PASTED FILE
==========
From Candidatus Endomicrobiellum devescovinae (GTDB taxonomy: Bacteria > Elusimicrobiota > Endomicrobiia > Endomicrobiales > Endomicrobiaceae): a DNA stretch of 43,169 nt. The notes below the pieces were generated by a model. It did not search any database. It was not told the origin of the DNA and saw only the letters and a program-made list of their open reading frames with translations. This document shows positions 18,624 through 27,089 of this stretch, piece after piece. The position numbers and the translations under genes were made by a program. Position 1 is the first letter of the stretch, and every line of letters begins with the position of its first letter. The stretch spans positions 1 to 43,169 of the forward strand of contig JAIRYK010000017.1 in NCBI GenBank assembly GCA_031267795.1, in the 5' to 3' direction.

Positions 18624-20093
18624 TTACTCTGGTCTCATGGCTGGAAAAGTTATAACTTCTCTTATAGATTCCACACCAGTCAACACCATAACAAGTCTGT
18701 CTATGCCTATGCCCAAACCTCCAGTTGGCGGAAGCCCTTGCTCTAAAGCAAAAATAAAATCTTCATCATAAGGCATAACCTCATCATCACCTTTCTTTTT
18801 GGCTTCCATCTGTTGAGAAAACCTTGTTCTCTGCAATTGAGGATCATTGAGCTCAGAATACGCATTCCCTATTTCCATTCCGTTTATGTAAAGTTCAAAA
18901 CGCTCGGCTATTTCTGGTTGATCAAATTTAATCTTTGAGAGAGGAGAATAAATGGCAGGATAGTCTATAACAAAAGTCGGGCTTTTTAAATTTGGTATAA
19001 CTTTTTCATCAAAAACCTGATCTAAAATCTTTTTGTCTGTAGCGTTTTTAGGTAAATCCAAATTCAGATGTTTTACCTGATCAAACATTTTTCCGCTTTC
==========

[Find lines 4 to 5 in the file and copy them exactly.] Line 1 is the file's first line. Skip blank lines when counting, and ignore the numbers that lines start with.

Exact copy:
18701 CTATGCCTATGCCCAAACCTCCAGTTGGCGGAAGCCCTTGCTCTAAAGCAAAAATAAAATCTTCATCATAAGGCATAACCTCATCATCACCTTTCTTTTT
18801 GGCTTCCATCTGTTGAGAAAACCTTGTTCTCTGCAATTGAGGATCATTGAGCTCAGAATACGCATTCCCTATTTCCATTCCGTTTATGTAAAGTTCAAAA